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My question is more about the methodology. Assuming in some experiment we have measured quantity $y$ per each unit of time $x.$ So $y$ and $x$ form our data set here. Moreover, we know that they are related by a power law type of relation, e.g., $y = D x^{\alpha},$ where $D$ is just a constant.

Now to extract $\alpha$ from the data-set, I know two ways:

  • a) Calculating the logs of our data, we can then compute the derivative of the $\ln(y)$ w.r.t $\ln(x),$ so $\frac{d\ln y}{d\ln x}=\alpha$ and extract the power. One problem with this is that the sampling may not have been done logarithmically, so the spacings between the log'ed values are different. That means numerically it is going to be hard to accurately compute such derivative.

  • b) Another way would be: taking the logs again as in above, but then we just fit the log'ed data with a line, the slope of which should give us an average $\alpha,$ right? Assuming this is correct, one problem is that if $\alpha$ is changing during different time scales of the experiment, the above fit wouldn't capture it. Maybe one could perform the fits piece-wise.

Questions:

  • Have I laid out the above methods correctly? (e.g., is b) correct?)
  • Does one method come more recommended or it really depends on the context? (i.e., in view of the aforementioned difficulties) Finally, please feel free to suggest other ways of extracting $\alpha$ if you know of different methods, I'm very curious to find out.

(If you prefer explaining your method with an example, I have created dummy data for purposes of illustration, here's the link, first column is $x$ and second column $y.$)


Clarifications upon reading discussions in the comment section:

The aim here is only to tackle the problem of how to reasonably estimate (for instance by fitting) power laws that describe a given bivariate data set, and more precisely, finding power laws that correspond to each region of interest [*] (i.e., subsets of the data). With this in mind, what the user Nick Cox has proposed as answer, is precisely on point.

[*]: thus e.g., fitting subsets of the data, and more contextually, looking for different power laws at different time-scales, because for instance from a physical point of view we expect the data to exhibit different power laws.

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    $\begingroup$ @NickCox Dear Nick, very well captured, this is indeed what I am trying to learn to do (in terms of applications, e.g., in context of physics, this type of analysis is relevant when extracting different regime in the dynamics of a system, by measuring mean-squared-displacement of particles as function of time, and seeing what power-law governs the MSD during which time scales). Sure, I will generate dummy data that can be utilized to illustrate here. $\endgroup$ – user929304 Mar 1 '18 at 15:06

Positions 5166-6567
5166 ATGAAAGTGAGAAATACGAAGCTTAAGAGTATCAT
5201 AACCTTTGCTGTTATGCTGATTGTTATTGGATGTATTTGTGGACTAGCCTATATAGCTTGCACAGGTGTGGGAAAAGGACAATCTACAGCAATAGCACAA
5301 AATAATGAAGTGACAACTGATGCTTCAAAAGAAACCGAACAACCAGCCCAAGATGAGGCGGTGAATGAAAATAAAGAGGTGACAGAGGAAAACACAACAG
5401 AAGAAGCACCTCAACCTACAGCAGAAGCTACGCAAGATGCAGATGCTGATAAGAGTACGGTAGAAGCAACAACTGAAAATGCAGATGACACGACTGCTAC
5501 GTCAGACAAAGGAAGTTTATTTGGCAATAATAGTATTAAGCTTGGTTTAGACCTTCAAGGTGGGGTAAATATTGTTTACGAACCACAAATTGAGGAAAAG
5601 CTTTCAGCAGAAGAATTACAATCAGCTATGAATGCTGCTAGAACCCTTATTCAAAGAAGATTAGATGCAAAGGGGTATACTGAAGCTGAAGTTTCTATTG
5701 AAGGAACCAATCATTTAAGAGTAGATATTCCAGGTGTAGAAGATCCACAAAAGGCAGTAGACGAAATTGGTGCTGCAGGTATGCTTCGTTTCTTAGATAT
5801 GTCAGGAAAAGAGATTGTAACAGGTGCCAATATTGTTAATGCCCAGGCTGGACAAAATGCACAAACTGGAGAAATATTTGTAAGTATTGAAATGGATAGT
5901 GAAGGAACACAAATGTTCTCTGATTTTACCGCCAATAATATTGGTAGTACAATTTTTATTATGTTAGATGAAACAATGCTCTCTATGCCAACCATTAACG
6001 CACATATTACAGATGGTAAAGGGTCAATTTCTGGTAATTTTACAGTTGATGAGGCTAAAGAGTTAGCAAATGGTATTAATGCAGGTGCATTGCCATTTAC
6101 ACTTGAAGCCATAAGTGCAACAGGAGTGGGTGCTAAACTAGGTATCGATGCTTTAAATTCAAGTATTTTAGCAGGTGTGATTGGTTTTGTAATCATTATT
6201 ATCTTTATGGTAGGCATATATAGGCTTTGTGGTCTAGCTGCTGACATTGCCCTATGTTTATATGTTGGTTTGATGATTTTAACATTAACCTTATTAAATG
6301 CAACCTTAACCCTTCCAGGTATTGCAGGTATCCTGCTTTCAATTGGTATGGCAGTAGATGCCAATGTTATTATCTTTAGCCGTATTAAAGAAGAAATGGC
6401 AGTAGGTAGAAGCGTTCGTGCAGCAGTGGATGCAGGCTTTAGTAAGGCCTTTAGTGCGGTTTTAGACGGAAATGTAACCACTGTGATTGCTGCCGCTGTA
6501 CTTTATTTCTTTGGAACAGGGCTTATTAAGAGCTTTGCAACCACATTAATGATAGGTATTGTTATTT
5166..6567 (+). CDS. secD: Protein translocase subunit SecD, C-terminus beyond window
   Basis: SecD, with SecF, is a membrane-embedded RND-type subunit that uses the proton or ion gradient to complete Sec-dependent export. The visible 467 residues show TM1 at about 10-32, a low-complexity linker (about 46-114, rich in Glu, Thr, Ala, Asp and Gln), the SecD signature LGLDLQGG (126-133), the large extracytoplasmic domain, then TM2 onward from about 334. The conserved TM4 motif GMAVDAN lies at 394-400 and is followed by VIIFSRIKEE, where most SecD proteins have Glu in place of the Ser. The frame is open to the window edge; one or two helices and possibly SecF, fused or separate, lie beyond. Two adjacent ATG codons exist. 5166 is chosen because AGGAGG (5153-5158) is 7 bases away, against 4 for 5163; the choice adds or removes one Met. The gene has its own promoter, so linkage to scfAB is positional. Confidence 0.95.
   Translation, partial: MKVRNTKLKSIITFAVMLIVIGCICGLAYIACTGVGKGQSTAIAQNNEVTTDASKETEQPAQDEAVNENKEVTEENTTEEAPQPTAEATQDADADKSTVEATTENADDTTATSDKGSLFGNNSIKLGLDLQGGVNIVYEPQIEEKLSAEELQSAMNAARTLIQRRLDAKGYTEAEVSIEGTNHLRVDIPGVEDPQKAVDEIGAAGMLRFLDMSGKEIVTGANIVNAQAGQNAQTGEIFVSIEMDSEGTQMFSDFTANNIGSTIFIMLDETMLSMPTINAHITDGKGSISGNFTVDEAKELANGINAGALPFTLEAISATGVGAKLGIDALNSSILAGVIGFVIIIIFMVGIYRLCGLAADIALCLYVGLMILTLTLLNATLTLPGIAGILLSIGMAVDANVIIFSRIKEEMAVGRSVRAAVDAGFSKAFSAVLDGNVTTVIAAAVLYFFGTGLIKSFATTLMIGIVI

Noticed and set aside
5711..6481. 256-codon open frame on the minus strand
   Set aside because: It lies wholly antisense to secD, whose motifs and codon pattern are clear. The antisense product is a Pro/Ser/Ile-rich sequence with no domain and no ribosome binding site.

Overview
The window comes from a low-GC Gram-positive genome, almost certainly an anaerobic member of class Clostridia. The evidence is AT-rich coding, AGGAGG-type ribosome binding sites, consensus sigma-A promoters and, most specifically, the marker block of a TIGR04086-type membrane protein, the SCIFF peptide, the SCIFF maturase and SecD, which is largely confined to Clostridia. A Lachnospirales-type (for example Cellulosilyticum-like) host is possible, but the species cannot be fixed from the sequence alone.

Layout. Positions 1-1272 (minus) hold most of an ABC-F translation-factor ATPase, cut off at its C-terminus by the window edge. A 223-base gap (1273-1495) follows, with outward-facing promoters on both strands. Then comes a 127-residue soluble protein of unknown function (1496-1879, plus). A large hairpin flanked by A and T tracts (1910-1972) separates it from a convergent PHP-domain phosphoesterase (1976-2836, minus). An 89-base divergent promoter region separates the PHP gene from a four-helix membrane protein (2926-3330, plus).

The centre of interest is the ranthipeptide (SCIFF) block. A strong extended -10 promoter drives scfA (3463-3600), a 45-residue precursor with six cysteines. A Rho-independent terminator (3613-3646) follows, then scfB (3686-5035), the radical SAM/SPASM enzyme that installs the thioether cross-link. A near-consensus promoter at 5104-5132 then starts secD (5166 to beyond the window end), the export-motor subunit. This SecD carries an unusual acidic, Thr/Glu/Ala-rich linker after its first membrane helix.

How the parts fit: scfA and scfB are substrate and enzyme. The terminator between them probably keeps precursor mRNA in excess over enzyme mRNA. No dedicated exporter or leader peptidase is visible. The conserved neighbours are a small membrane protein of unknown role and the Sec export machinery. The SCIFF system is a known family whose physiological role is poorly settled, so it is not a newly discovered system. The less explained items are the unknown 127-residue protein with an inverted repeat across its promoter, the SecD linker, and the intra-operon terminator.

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    $\begingroup$ @DJohnson Sorry, but I think you misread the question in your enthusiasm to link to one of your top interests. The OP has confirmed that. You might as well say that all questions in which logarithms are mentioned or implied are the same question. Gumbel was there just copying from Russell, but failing to cite him, incidentally $\endgroup$ – Nick Cox Mar 2 '18 at 13:00
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    $\begingroup$ @DJohnson There is no sense whatsoever in which e.g. the analysis in my answer is an extension of the theory for univariate distributions you point to. I think you're just confusing an otherwise well-focused thread: the first paragraph of the original question is crystal clear on what the problem is, and that is reinforced by the OP's comment on the other answer to underline the distinction. I am happy to let readers decide on whatever they find here that is focused, interesting and helpful. $\endgroup$ – Nick Cox Mar 3 '18 at 16:03
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    $\begingroup$ @DJohnson We don't expect to convince each other, but I do care that other people can be misled by error, confusion and irrelevance. These comments aren't pertinent or even factual: power functions aren't nonlinear exponential models; they go back at least to the 18th century; nor are they univariate processes, whatever that means. Marginal and even conditional distributions don't need to be considered to apply the analysis in my answer. $\endgroup$ – Nick Cox Mar 4 '18 at 13:21
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    $\begingroup$ Power functions $y = ax^b$ as are discussed in this thread (except in your comments) are not S-shaped. They are convex or concave curves in $(x, y)$ space and straight lines in $(\log x, \log y)$ space. $\endgroup$ – Nick Cox Mar 5 '18 at 12:27